I’m Zachary Zane, a sex writer and ethical manwhore (a fancy way of saying I sleep with a lot of people, and I’m very, very open about it). Over the years, I’ve had my fair share of sexual experiences, dating and sleeping with hundreds of people of all genders and orientations. In doing so, I’ve learned a thing or two about navigating issues in the bedroom (and a bunch of other places, TBH). I’m here to answer your most pressing sex questions with thorough, actionable advice that isn’t just “communicate with your partner,” because you know that already. Ask me anything—literally, anything—and I will gladly Sexplain It. To submit a question for a future column, fill out this form.
This is the transcription from last week’s “Sexplain It Live,” which was recorded on Men’s Health‘s Instagram. I was joined by Men’s Health Deputy Editor of content Jordyn Taylor to answer a bunch of your sex and relationship questions.
People say you should stay single in your 20s. Do you agree with this?
JT: I think it’s the wrong phrasing, but the advice at the core of the statement is valid. I feel like what people are getting at when they say you really should stay single in your twenties, is that it’s important to know what you like before you commit to a long-term relationship. So that doesn’t necessarily mean staying single in your twenties. It could mean that you date a lot of different people at any point in your life before you commit to something long-term. It could even mean getting to know what you like through masturbation. So it doesn’t even mean that you have to be going out and meeting a bunch of people. If you spend a lot of time with your body and figure out what makes you feel good, that can also prepare you for a long-term relationship, right?
ZZ: I think they are two different sentiments here. The first one is that you should go out and have fun and have a bunch of sex. If you’re someone who isn’t like that, then that’s particularly crummy advice. Not everyone just wants to go out and have a bunch of sex. I love doing that. That’s good advice for me. That’s not good advice for everyone. And then there’s this idea of, you have to learn what you like, at which point that means you actually do need to date. If you’ve only had sex with people, and then you settled down into a relationship for the first time, you’re not gonna know how to be in a relationship. So if the idea here is you have to learn what you like, you do have to still date. [The second sentiment is] to make sure to have fun. So that way, you don’t end up in a committed relationship and then look back on that and think, “I wish I did this. I never explored this.”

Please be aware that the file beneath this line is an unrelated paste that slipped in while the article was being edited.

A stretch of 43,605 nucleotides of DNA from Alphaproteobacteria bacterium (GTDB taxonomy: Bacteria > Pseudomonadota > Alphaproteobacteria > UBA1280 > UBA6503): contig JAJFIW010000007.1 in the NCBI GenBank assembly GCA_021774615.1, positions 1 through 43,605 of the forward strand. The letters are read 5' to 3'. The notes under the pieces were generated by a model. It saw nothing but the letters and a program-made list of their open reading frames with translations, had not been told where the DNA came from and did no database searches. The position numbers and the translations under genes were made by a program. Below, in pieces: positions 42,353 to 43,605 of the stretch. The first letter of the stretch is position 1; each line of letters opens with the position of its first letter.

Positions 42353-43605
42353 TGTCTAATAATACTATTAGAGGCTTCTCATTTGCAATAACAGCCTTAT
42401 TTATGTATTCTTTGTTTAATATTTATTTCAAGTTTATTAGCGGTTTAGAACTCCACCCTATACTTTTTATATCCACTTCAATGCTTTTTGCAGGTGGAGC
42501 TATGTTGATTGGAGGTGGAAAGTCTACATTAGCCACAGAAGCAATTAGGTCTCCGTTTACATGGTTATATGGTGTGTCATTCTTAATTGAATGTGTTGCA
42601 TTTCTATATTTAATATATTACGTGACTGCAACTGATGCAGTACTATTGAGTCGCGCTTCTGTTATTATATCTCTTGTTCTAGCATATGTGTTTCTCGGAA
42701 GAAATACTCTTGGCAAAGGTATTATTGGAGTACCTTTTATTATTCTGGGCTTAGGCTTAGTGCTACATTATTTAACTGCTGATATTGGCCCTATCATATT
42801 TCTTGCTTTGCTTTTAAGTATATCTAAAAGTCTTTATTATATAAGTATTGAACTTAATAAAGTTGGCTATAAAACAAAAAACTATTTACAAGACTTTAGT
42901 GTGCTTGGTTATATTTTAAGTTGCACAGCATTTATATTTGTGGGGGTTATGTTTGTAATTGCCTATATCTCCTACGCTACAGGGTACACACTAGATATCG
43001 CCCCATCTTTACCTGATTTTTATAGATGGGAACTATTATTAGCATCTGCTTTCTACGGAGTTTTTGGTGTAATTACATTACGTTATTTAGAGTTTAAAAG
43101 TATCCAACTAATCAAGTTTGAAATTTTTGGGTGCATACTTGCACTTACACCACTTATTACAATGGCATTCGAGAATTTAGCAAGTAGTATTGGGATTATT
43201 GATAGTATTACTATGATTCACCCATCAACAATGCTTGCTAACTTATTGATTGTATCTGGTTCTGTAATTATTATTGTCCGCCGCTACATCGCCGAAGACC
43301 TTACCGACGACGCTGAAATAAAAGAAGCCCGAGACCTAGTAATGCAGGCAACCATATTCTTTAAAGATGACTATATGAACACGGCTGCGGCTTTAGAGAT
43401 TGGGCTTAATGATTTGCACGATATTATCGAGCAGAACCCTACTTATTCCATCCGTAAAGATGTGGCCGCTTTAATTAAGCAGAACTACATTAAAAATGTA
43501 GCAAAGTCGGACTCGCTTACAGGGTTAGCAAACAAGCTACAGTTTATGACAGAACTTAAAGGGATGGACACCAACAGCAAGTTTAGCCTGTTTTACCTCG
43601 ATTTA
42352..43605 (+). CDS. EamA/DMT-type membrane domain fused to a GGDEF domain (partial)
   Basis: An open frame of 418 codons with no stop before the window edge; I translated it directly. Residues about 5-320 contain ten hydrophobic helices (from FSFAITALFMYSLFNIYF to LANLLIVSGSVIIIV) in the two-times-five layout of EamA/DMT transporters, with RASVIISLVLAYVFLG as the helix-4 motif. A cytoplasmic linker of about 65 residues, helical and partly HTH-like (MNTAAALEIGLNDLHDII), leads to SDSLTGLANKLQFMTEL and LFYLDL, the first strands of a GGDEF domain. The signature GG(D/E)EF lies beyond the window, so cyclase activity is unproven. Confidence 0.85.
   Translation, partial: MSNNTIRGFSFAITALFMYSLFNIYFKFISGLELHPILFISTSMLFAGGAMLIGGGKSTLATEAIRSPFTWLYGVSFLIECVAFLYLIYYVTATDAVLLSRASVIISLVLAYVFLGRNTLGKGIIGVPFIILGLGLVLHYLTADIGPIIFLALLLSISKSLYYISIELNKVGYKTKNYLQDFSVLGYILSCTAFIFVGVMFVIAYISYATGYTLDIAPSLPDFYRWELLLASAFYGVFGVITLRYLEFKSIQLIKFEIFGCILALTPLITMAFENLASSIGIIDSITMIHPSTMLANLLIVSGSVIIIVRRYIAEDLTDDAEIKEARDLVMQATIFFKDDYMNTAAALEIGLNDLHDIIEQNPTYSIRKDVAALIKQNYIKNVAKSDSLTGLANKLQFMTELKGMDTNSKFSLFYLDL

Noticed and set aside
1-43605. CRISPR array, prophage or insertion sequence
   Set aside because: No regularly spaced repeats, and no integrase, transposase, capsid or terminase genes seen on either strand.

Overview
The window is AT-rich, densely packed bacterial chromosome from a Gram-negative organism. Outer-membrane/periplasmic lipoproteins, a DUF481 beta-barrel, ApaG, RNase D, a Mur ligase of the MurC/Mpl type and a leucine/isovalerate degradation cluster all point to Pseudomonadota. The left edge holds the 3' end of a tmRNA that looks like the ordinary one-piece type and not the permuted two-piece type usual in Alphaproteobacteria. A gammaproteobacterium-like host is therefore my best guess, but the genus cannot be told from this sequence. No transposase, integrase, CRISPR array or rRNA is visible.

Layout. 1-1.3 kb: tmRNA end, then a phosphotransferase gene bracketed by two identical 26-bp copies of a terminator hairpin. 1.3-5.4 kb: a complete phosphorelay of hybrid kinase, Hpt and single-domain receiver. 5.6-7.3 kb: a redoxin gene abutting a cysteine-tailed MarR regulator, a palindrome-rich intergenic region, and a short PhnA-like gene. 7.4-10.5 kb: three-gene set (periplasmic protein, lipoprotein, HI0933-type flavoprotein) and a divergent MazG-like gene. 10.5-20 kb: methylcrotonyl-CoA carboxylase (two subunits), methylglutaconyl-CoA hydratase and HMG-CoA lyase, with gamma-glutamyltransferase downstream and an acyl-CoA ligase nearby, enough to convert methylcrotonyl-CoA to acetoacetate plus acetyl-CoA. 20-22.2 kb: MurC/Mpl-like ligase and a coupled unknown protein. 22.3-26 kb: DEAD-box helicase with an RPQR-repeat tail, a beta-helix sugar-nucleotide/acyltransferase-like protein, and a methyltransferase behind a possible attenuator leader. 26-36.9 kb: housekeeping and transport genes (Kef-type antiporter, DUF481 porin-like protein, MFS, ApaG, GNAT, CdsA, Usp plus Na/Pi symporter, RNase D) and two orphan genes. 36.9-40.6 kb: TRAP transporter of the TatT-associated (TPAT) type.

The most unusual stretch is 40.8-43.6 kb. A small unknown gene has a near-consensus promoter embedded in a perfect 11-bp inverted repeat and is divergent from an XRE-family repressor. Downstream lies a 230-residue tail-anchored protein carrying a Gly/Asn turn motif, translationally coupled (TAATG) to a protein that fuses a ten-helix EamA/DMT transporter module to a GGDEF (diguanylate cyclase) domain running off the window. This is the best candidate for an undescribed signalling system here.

JT: That said, I want to steer people away from obeying these things as if they’re these super-serious, you-cannot-deviate-from-this-idea rules. So if you’ve dated a lot of people, and you’re in your twenties, and you find somebody who you think is fantastic, and you have a great connection with them, I would never want you to say, “I’m sorry, we can’t date, even though we both desperately want to, because of this rule that I have to be single in my twenties.” Likewise, I think that if you’re in a relationship, and you realize there’s something that you have always wanted to try, and you didn’t get a chance to do it before, being in a relationship is not necessarily an obstacle to that. There are so many ways, within the confines of a relationship, where you can try things that you’re still curious about and that you maybe didn’t get a chance to try when you were younger.
ZZ: Exactly. The [advice] makes it seem like once you’re in a relationship, you can’t do anything fun! There’s nothing else left, and your sex life is dead. No, that’s not true. You can also be in an open relationship or go to sex clubs together. You can explore with this person as opposed to exploring alone.
This one write-in was from “Confused Bi Guy.” I’m into guys, then girls, then guys, then I’m not into either, then I’m disgusted by guys, then into guys, and then just girls! I am stuck in the cycle, and I don’t know how to break it. I recently came out as bi to my friends, and I have been sexually exploring, but none of my hookups ever seem to hit the mark. It feels like I’m just getting with guys because it’s a lot easier to get with them than women, but these hookups with guys never fulfill me.